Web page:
15. Teri22G

    Teri22G Rookie

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    Relax. Explain every little step to the kindergarteners. Find yourself a teacher that you can talk to - not the one who critized you. Being new, teachers in that school should be offer you help not critizing you. Do some fun things with the basal. Find the color red and then find the color red in the classroom. Find the letter a and find something that starts with the letter a. Talk to the kitchen and tell them you may be a little late now and then because your students are learning the procedure. If you talk to them they usually understand. When school first started I went with them through the lunch line and taught them what to do including saying yes please or no thank you when the servers asked a question. It takes while for you and the students to adjust. Be creative with your lesson plans. Find some movement for them to do with the basal until they get used to sitting still longer. Reward them - not necessary with things or gifts- with the small things they accomplish. If you need any other help, do not hesitate to ask.
     
  16. Teri22G

    Teri22G Rookie

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    I find that if you want the children to have clean hands before lunch, use waterless soap and squirt a little in their hands as they are lining up. Then they are not in the bathroom playing with the water when it is time to get moving.
     
  17. sevenplus

    sevenplus Connoisseur

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    Aug 12, 2006

    First, let me just say "congratulations!" for surviving your first week of kindergarten. I am about to begin my 7th year of K and the first few weeks are ABSOLUTELY EXHAUSTING. People who have never done it have no idea that you have to teach them everything. There is no such thing as saying "line up." I am hoping that the teacher who snapped at you was just having a stressful moment and unfortunately took it out on you. I can only assume that she was able to tell her students, "It's time for lunch. Line up." and they got in line quickly. That is not at all like the K experience, whether you've been teaching one week or 30 years. And you were only one minute late??? She should have been patting you on the back, not criticizing!

    It will get easier. You just have to hang in there. I know you know this, but be firm, fair, and consistent. Have your expectations clear in your mind. Remind students continually of what you expect. They won't all be able to do it right away, but don't let up. At the same time, praise, praise, praise for every little thing.

    Make procedures as much fun as you can. Set things to music, make up your own songs, be very dramatic, and just a little bit goofy. Have as much fun as you can. When you build a positive rapport with your students, most of them will want to please you.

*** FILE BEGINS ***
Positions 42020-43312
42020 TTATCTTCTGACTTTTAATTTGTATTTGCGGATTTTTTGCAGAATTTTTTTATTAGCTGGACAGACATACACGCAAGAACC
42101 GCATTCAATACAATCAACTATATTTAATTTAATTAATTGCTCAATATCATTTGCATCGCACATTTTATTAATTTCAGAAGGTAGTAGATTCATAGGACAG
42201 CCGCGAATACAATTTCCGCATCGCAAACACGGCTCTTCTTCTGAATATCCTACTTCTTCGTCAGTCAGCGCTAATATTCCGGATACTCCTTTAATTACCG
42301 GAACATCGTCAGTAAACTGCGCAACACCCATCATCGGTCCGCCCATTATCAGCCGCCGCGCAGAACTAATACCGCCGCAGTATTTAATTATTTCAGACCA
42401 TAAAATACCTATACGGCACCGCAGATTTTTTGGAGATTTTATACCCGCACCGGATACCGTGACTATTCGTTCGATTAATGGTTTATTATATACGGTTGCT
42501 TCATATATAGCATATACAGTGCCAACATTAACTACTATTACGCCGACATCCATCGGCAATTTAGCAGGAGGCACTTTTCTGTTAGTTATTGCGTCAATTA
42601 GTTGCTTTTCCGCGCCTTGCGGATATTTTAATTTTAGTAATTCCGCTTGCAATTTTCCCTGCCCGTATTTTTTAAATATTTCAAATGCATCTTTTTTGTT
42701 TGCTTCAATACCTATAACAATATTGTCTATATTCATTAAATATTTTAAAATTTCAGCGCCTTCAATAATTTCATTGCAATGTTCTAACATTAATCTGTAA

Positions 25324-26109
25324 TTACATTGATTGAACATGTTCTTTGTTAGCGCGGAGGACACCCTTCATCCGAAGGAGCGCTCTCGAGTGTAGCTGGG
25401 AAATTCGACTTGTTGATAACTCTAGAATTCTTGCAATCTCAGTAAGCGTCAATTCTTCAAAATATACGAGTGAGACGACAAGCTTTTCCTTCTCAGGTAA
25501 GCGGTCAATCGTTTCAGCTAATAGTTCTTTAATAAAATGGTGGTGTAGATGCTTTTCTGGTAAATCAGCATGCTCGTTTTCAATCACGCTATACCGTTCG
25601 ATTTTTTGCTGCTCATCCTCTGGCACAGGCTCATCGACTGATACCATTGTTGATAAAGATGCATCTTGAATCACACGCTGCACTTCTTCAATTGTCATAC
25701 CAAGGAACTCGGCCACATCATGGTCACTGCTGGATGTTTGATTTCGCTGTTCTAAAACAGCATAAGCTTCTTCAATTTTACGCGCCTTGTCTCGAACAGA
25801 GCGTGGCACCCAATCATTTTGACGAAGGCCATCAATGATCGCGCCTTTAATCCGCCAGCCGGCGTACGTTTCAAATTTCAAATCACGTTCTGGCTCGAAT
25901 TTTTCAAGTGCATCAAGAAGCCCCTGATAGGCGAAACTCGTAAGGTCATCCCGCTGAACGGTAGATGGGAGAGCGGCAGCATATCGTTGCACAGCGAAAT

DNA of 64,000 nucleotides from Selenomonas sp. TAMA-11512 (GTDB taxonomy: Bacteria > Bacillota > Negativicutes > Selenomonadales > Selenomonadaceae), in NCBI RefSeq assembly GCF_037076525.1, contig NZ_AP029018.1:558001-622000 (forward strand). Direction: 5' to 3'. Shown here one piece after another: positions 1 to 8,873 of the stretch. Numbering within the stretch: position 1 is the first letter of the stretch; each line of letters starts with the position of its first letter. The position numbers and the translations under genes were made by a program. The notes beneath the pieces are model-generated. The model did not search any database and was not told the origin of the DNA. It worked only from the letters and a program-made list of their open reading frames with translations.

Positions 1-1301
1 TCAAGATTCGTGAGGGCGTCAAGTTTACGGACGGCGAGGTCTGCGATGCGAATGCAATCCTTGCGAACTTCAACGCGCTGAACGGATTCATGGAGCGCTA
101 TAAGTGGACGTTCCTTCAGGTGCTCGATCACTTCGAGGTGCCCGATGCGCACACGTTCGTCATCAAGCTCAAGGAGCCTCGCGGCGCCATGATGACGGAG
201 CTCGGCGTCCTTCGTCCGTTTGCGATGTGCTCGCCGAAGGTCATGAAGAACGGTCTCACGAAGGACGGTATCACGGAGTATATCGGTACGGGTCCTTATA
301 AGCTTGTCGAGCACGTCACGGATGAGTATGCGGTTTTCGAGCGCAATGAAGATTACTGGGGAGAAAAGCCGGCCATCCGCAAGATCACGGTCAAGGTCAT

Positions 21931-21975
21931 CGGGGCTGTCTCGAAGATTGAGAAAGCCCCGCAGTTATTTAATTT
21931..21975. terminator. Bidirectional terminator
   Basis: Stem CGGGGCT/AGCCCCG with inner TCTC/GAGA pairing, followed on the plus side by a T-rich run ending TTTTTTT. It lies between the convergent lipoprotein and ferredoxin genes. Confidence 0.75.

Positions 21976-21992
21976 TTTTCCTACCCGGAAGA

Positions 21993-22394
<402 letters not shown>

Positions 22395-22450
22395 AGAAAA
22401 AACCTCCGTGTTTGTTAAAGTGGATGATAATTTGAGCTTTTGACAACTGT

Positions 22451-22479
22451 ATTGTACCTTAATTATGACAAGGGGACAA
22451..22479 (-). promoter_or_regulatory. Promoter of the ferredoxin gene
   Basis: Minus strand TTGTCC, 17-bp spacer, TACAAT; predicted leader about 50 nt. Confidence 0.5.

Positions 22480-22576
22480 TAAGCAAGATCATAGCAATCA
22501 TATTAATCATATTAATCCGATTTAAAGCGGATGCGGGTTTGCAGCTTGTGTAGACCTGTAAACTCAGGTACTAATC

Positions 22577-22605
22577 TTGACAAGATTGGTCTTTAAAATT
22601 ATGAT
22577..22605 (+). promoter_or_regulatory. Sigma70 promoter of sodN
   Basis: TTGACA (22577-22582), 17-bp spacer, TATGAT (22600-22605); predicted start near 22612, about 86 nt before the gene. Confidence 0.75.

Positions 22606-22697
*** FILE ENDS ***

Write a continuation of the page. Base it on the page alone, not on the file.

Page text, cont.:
That statement really stood out to me. That is NOT a realistic expectation for the FIRST WEEK of K. It honestly takes a good 4 weeks or more for them to really understand what is expected of them. Your students are 4, 5, and 6 years old (I assume) and that age needs constant reminders.

    Your description of your reading program infuriates me. 60 minutes of whole group instruction is not developmentally appropriate for kindergarten. Trying to adhere to that is going to stress out both you and your students. Sometimes you have to do what you have to do. Sometimes you have to close your door and do what is right for the students. I know as a first year teacher you are walking a fine line. You must find advocates for yourself and your students.

    If I were you, I would teach to the spirit of the program and cover the material as best you can. But don't make you and the students miserable in the process. The 60 minutes could be a goal to work towards, but at this stage in K, even 10 minutes of focused instruction is pushing it. They can handle 30 minutes or so by the end of the year.


    Oh, and instead of criticizing, your parapro (is that an assistant or a mentor) should be helping you. Take a moment to have a serious discussion with her about your concerns and what you are struggling with.

    Please, don't be too hard on yourself. The first year of teaching is SO HARD, but you will survive. And the beginning of K is draining (physically and often emotionally). Find ways to recharge yourself. Keep posting here, talk to teachers who can relate, and remember to have fun.
     
  18. MissFrizzle

    MissFrizzle Virtuoso

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    That is just insane! 60 min is too much. What are the other K teachers doing? How are they handling things?
     
  19. K-Mo

    K-Mo Rookie

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    On ething you could do as a whole group is "Getting to Know You." This activity focuses on phonemic awareness by using the kids' names. Kinders are centered around themselves, so using their names is a great way to catch thier interest. You use one kid a day, and talk about the letters in thier names, how long their name is, who else has that letter, etc... Have that kid try to spell his/her name with magnetic letters. Then talk about how the that kid looks and how you would draw him/her. Have the whole class draw a picture of that student. My Kinder team did this last year in 2 cycles, and the kids really liked it. I have the 2 cycles in detailed steps if you're interested. It could help break up some time, and it is a great phonemic awareness activity.
     
  20. benemma

    benemma Rookie

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    Wow! Sounds like you've had a tough first week! Just wanted to say that it will get better! Just keep at the procedures and tell your para to shut up. :D Okay, maybe not....but I would tell her that it is not her place to criticize you. Pretty bold, I'd say. Anyway....hope it gets better for you~:love: